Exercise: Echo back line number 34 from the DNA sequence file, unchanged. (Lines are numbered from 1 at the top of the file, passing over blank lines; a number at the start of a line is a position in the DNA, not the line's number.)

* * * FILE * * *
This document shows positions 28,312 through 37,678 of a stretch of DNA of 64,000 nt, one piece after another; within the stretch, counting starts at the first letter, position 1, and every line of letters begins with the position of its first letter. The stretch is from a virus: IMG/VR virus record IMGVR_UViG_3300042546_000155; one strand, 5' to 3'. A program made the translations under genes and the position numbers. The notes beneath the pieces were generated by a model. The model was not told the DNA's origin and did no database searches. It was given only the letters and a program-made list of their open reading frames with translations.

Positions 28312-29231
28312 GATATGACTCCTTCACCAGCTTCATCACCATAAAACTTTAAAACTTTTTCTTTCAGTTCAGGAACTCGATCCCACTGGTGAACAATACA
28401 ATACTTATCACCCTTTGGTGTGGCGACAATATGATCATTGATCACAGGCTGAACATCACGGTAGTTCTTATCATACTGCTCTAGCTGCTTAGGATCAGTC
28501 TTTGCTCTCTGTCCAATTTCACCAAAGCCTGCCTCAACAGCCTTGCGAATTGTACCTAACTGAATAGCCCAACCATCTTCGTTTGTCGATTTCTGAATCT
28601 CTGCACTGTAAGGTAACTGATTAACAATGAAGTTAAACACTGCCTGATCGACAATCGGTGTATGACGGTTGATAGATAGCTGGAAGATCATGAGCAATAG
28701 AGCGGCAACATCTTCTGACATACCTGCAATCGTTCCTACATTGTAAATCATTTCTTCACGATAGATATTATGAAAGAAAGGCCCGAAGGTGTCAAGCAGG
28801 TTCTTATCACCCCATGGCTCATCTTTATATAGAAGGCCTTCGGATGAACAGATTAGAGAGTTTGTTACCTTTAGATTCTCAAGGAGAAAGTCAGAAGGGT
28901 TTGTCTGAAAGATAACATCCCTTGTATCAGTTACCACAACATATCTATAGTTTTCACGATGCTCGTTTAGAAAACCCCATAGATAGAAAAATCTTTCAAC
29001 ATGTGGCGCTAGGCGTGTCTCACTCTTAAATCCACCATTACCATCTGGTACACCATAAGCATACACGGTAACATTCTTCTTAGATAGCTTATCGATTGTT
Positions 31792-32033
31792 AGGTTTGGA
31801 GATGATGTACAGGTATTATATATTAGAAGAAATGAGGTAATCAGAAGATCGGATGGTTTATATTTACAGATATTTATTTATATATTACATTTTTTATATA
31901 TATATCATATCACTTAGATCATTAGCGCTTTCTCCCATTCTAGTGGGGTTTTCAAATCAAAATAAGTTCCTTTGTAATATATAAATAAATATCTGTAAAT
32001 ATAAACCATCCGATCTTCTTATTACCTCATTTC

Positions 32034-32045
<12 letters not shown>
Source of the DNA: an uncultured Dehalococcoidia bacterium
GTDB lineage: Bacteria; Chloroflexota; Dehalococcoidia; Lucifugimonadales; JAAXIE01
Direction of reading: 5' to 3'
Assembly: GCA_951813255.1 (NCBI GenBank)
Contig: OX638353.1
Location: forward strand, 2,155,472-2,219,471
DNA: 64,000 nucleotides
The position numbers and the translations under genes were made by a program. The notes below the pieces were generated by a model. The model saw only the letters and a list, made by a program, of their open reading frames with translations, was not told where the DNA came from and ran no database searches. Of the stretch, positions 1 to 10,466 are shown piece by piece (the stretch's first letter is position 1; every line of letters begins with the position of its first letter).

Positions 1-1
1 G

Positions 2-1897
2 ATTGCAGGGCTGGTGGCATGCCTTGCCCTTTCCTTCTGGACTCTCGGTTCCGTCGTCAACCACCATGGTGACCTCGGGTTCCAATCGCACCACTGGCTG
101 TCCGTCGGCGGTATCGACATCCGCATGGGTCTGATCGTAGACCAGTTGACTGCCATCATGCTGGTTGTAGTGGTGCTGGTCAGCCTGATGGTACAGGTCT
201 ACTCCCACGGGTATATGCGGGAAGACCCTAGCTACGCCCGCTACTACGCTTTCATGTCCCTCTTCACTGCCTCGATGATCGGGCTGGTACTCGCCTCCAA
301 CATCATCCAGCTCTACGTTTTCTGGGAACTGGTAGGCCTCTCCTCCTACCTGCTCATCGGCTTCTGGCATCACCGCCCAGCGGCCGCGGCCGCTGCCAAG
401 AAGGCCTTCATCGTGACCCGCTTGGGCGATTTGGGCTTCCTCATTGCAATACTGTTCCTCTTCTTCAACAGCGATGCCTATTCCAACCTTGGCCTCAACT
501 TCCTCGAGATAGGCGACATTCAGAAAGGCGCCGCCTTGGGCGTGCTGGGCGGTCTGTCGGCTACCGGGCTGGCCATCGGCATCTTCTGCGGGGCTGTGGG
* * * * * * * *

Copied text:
501 TCCTCGAGATAGGCGACATTCAGAAAGGCGCCGCCTTGGGCGTGCTGGGCGGTCTGTCGGCTACCGGGCTGGCCATCGGCATCTTCTGCGGGGCTGTGGG